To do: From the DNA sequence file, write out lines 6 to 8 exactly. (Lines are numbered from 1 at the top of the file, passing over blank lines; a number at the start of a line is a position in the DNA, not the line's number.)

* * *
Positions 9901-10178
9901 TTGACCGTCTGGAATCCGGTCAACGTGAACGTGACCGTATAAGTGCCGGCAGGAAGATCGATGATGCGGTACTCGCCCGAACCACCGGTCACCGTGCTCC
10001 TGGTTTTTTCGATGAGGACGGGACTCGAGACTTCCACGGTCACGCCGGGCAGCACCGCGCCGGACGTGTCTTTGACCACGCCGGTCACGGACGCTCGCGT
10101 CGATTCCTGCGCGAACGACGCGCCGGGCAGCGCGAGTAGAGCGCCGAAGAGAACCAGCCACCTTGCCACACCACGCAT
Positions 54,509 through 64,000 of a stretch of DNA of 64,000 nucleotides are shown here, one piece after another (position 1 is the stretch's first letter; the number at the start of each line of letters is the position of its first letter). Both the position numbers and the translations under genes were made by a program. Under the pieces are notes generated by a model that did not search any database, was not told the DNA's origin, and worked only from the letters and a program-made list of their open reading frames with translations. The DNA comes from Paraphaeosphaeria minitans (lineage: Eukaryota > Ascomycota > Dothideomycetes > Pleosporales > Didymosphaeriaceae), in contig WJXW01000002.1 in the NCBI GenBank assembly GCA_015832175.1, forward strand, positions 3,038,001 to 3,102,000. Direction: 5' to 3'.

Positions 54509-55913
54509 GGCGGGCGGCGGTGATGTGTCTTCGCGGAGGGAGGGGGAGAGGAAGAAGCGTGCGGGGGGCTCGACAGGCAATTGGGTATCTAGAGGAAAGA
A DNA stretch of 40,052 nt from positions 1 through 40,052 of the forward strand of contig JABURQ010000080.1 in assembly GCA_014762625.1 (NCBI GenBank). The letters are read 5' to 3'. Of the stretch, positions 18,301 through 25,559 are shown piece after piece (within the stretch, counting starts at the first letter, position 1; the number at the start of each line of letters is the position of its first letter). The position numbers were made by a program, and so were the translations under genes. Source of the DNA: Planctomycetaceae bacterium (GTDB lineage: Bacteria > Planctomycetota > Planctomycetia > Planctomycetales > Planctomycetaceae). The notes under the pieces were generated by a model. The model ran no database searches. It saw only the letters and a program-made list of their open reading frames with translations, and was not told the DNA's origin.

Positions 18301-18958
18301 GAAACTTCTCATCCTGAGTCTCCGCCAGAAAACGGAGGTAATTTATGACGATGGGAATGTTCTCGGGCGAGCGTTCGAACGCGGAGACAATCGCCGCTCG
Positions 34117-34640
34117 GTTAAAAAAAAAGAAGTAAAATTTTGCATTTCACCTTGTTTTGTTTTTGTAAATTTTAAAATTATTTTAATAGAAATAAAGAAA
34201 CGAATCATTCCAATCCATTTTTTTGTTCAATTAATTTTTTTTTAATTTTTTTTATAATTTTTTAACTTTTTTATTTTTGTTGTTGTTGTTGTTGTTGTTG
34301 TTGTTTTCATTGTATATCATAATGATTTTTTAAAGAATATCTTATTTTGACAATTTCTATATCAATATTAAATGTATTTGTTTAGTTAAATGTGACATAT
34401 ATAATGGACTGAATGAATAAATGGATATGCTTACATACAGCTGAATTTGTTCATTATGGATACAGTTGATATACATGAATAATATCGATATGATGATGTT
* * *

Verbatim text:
Positions 54509-55913
54509 GGCGGGCGGCGGTGATGTGTCTTCGCGGAGGGAGGGGGAGAGGAAGAAGCGTGCGGGGGGCTCGACAGGCAATTGGGTATCTAGAGGAAAGA
A DNA stretch of 40,052 nt from positions 1 through 40,052 of the forward strand of contig JABURQ010000080.1 in assembly GCA_014762625.1 (NCBI GenBank). The letters are read 5' to 3'. Of the stretch, positions 18,301 through 25,559 are shown piece after piece (within the stretch, counting starts at the first letter, position 1; the number at the start of each line of letters is the position of its first letter). The position numbers were made by a program, and so were the translations under genes. Source of the DNA: Planctomycetaceae bacterium (GTDB lineage: Bacteria > Planctomycetota > Planctomycetia > Planctomycetales > Planctomycetaceae). The notes under the pieces were generated by a model. The model ran no database searches. It saw only the letters and a program-made list of their open reading frames with translations, and was not told the DNA's origin.